But even within the EU block, there are divisions on this particular matter. The Hungarian Prime Minister Viktor Órban has supported Dodik and stated in December 2021 that it would become a security issue for Europe to integrate a state with two million Muslims into the EU. He also offered a 100 million euro aid package for Dodik and Republika Srpska while opposing any potential EU sanctions.
At the same time, the US Treasury announced sanctions towards Milorad Dodik with claims that he improperly used his position to make himself rich through a patronage system of bribery and graft. The aim of the sanctions, which were announced at the end of December 2021, is to report, freeze and block any assets that Dodik may have in the United States. Moreover, the US Treasury sanctioned Alternativna Televizija, a channel that the US says is owned by a company with close ties to Dodik’s family and is used to further his own political gains. Both US and German officials have threatened to impose more sanctions if Dodik continues to sabotage Bosnia’s already fragile central government and institutions.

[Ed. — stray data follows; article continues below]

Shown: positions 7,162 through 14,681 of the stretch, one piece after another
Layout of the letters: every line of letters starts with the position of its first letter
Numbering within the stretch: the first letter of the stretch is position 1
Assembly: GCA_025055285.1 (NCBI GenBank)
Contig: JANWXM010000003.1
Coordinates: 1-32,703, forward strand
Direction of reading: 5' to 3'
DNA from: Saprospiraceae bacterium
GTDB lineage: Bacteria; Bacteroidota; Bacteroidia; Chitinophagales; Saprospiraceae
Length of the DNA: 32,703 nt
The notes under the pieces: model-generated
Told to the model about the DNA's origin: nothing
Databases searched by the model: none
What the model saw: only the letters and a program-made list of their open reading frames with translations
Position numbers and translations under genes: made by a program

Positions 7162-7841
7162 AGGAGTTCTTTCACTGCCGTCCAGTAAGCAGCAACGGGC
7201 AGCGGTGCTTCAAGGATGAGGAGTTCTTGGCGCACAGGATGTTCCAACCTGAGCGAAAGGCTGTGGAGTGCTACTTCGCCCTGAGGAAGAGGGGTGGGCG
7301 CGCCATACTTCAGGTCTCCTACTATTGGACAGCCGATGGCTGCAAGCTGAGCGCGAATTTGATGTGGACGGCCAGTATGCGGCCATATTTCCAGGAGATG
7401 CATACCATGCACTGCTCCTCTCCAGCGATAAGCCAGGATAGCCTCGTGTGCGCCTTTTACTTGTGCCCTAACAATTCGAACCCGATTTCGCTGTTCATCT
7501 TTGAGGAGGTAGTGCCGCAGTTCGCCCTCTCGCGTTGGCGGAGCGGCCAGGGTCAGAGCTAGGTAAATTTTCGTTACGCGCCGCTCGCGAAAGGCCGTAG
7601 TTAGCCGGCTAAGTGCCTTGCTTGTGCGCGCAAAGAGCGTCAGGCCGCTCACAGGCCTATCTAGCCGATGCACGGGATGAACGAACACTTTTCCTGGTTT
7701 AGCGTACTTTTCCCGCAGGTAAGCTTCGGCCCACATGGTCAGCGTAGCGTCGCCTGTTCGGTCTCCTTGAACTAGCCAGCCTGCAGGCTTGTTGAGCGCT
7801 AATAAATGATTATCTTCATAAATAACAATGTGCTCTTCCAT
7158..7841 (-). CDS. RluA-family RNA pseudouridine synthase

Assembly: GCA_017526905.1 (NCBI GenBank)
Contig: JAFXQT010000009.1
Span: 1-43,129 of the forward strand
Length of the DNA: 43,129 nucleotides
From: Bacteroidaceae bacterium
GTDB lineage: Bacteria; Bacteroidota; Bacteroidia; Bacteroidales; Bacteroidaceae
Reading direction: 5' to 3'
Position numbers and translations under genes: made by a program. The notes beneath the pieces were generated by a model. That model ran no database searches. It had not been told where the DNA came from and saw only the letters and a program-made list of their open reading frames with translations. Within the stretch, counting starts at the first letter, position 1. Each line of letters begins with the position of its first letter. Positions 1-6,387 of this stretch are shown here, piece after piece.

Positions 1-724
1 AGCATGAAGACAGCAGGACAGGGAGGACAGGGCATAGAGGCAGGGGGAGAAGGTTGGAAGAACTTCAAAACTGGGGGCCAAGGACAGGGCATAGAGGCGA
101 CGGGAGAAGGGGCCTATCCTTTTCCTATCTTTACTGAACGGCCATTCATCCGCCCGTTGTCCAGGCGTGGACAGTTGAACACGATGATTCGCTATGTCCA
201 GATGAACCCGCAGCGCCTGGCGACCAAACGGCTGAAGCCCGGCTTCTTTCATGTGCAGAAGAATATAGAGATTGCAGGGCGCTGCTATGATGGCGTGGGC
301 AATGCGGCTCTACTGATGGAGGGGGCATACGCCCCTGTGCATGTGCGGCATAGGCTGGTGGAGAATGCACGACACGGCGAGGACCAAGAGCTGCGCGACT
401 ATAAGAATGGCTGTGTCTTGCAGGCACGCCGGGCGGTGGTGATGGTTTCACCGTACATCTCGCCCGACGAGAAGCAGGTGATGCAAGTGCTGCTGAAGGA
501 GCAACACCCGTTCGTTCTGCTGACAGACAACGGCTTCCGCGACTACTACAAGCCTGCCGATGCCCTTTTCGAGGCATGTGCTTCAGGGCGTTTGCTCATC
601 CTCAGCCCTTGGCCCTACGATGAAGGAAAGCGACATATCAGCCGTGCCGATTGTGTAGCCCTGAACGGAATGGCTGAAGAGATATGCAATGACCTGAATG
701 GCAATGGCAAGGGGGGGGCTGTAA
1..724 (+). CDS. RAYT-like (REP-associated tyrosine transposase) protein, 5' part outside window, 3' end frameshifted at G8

The Bosnian War – A Brutal Past
To fully grasp the problems arising today in Bosnia, it is crucial to understand the history of the Balkan wars, which led former Yugoslavia to rupture into a number of new states. Yugoslavia was created after the German occupation in World War II and a civil war. The federation of six republics brought Serbs, Croats, Bosnian Muslims, Albanians, Slovenes, and other groups together under the leadership of a comparatively relaxed communist regime. Tensions, which were suppressed under the leadership of President Tito, re-emerged again in 1980 after Tito’s death.
“With the fall of communism, multiethnic federations such as the Soviet Union and Yugoslavia broke into more ethnically and religious homogeneous nation-states – some relatively peacefully, like the Soviet Union, while others, like Yugoslavia, descended into war.”